A Review of Beautiful Data edited by Toby Segaran & Jeff Hammbacher
As Google Director of Research Peter Norvig says in his essay on data for a natural language corpus, “Most of this book deals with data that is beautiful in the sense of Baudelaire: ‘All which is beautiful and noble is the result of reason and calculation.’” Admittedly, Beautiful Data isn’t the book I expected, but it was captivating nonetheless.
Based mainly on its title and cover image, I anticipated Beautiful Data would be something more like Jonathan Harris meets a college math book. However, the book is neither filled with visual representations of information, nor is it heavy on the equations. Rather, it’s a collection of individual essays all loosely tied to the topic of data usage.
Don’t look for how-tos, lectures, or any mechanics. This book is the liberal arts version of computer science. Thirty-nine individuals, each with varying degrees of experience and all covering an array of industries, present stories on how they use data and how data have influenced their work. Their case studies and examples sometimes touch on the philosophy of data and analysis and occasionally are intimate portrayals of the marvels and shortcomings experienced when dealing with information.
Offering alluring glimpses into the projects and data centers of organizations like Facebook and Google, graduate student research, and the making of a Radiohead music video, these are stories of data experiences. Beautiful Data feels a bit like bedtime reading for the data scientist, statistician, or programmer. When you’re done going through the stacks, logs, and code of the day, choose a story and learn how other people are capturing, moving, and understanding bits of information.
I began with the essay on applying aspects of user experience to data collection, “Beautiful People: Keeping Users in Mind When Designing Data Collection Methods.” The story starts with the notion that researchers can often get better data from users who don’t specifically know that they are being surveyed. For those times when a researcher must explicitly ask users to complete a survey in order to gather valuable data, the authors go through a case study on designing a demographic survey to collect perceptions of luxury products.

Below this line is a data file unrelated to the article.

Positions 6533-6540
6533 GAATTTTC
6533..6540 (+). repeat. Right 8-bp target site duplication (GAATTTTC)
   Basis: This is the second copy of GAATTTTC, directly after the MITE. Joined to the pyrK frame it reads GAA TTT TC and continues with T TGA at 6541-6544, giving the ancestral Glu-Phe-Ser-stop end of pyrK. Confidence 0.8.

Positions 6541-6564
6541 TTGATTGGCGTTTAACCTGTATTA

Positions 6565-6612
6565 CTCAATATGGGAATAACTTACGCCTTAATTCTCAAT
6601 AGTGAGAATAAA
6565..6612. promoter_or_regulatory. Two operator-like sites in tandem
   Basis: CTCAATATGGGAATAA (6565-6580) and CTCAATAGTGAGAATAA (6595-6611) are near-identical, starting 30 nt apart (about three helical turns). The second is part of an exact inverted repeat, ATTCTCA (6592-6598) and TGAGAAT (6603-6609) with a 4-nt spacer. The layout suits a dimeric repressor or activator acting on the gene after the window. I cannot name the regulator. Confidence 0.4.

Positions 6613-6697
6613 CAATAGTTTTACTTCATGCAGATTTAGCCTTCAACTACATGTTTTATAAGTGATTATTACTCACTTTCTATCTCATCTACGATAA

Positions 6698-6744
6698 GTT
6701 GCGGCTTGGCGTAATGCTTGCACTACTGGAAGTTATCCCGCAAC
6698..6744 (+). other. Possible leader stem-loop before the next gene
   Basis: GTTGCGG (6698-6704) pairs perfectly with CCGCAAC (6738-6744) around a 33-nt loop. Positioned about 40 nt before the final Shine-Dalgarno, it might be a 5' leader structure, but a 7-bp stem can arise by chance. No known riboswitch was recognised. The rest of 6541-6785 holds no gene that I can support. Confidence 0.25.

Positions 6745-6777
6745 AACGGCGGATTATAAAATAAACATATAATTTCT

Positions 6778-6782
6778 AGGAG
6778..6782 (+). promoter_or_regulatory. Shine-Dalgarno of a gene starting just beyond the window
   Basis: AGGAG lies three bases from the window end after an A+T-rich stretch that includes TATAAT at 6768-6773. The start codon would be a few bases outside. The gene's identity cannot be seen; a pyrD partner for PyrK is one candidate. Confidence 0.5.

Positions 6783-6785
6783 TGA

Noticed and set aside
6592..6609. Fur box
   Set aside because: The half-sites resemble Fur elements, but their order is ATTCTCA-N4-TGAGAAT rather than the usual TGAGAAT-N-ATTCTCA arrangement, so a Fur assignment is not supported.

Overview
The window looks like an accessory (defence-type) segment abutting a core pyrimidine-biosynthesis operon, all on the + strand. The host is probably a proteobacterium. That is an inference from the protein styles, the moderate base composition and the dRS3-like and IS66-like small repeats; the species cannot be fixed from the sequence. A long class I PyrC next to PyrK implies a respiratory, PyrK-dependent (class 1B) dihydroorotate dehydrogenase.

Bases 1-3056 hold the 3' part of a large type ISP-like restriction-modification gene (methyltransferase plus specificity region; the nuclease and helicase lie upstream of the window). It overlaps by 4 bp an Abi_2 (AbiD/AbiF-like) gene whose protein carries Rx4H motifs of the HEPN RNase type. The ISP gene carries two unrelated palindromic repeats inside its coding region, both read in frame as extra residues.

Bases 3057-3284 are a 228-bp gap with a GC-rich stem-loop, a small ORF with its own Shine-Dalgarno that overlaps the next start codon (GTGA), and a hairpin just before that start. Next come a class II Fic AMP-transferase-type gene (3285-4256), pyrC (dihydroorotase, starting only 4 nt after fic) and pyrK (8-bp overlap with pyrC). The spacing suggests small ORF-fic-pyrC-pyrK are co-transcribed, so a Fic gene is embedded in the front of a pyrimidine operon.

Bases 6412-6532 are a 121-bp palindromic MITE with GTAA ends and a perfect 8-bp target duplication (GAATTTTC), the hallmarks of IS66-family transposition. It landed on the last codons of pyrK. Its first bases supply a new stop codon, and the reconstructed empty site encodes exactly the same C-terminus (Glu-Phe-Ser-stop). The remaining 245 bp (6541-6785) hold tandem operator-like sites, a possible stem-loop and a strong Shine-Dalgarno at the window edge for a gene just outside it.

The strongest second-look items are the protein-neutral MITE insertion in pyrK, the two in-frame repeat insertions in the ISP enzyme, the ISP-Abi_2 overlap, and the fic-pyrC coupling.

I enjoyed the essay from Jeff Hammerbacher, the once data manager at Facebook and now founder of Cloudera. More than just an inside look at the struggles Facebook encountered as its databases expanded during the site’s rise to popularity, the essay, “Information Platforms and the Rise of the Scientist,” is the story of how Hammerbacher went from a 17 year old hiding out in his local library to a research scientist at Facebook, despite his “potentially suboptimal background.”
Returning to Peter Norvig, his piece “Natural Language Corpus Data” has a mundane title but is an essay I wish I could have read in college while I was deep in linguistic corpora and word frequencies. In amazingly straightforward terms, Norvig breaks down what a linguistic data corpus is and what kind of information the Google n-gram corpus holds. More technical than many of the essays, Norvig does include the Python and calculations specific to his discussions, but non-programmers should be able to skip through the more technical details and still come away with a strong understanding of the ideas. As Norvig explains of the data points in the Google corpus, it isn’t merely the collection and aggregation of data that makes it beautiful; “The data is beautiful because it represents much of what is worth saying.”
Beautiful Data: The Stories Behind Elegant Data Solutions is published by O’Reilly Media. You can purchase a copy from O’Reilly, Amazon, or other book sellers. I received a free download of this book from O’Reilly to write this review but I chose the book based on my own interests in data and analysis.